Despite his sense of humor Fahey was a serious student of American vernacular music. He travelled long distances to find Bukka White and Skip James in the Mississippi Delta in the early 1960s; he relates these events in the memoir, ...

Article

Malcolm Gillies and David Pear

(Aldridge)

(b Brighton, Victoria, July 8, 1882; d White Plains, NY, Feb 20, 1961). Australian-American composer, pianist and folksong collector. Best known for his settings of British folk music, he was also an innovative composer of original works and ‘free music’, and an accomplished performer.

Grainger spent the first 13 years of his life in Melbourne, where he was educated at home under the guidance of his mother, Rose. She instilled in him a love of the arts and an heroic outlook on life, reinforced by his study of Classical legends and Icelandic sagas. He also received occasional tutorials in languages, art, drama, elocution and the piano (with Louis Pabst, 1892–4). Following his Melbourne début as a pianist in 1894, funds were raised to support further musical training in Frankfurt, where he studied at the Hoch Conservatory (1895–1901) with James Kwast (piano), Iwan Knorr (composition, theory) and others. There he formed lifelong friendships with Cyril Scott, Henry Balfour Gardiner and Roger Quilter, who, with Norman O'Neill, became known as the Frankfurt Group. During these years he was strongly influenced by the writings of Rudyard Kipling (he would compose many Kipling settings, ...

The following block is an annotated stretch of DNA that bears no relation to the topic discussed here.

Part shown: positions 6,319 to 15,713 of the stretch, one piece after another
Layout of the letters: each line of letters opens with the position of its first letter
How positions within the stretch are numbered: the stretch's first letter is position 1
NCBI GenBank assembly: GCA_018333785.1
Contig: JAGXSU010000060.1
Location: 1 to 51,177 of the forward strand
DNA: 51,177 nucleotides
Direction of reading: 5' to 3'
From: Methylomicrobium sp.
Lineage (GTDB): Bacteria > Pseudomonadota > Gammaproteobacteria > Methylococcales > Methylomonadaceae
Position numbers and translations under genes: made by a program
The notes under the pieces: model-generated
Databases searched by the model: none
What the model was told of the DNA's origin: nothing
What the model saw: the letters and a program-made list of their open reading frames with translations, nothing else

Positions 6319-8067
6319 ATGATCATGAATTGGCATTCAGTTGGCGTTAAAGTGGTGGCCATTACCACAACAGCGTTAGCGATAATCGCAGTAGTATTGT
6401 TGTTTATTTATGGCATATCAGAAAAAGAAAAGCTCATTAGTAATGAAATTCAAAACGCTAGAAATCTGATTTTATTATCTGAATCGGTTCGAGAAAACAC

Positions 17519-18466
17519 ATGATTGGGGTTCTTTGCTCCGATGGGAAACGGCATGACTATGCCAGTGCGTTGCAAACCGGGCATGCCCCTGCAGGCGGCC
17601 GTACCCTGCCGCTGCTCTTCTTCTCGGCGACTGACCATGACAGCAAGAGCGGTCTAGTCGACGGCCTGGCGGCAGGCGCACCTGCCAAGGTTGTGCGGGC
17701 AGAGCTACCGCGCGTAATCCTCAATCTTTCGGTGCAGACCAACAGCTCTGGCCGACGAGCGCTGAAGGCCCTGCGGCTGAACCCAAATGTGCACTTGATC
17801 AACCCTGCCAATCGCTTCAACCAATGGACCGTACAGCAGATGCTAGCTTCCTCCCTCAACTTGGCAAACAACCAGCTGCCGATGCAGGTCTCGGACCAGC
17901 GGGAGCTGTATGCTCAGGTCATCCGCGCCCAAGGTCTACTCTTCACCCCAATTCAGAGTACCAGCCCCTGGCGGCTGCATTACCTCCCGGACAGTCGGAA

Article

(b London, England, ?1883; d Chicago, IL, 12 or Dec 13, 1973). American pianist and music collector of English birth. Having immigrated to the United States with his parents when he was about four years of age, he spent the remainder of his life in Chicago as a ragtime and vaudeville pianist and an organist in churches and theaters. Around the turn of the century he began to amass one of the largest private music collections in the United States, laying particular emphasis on opera and on English and American song imprints. Few scholars were granted access to the collection during Harding’s lifetime, and on his death the entire collection was transferred to the Bodleian Library in Oxford, England. Harding’s American music holdings consisted largely of 60,000 to 70,000 items of sheet music, with particular strengths in the areas of ragtime, comic opera, minstrel-show music, war songs, and Chicago imprints....

Article

Edward H. Tarr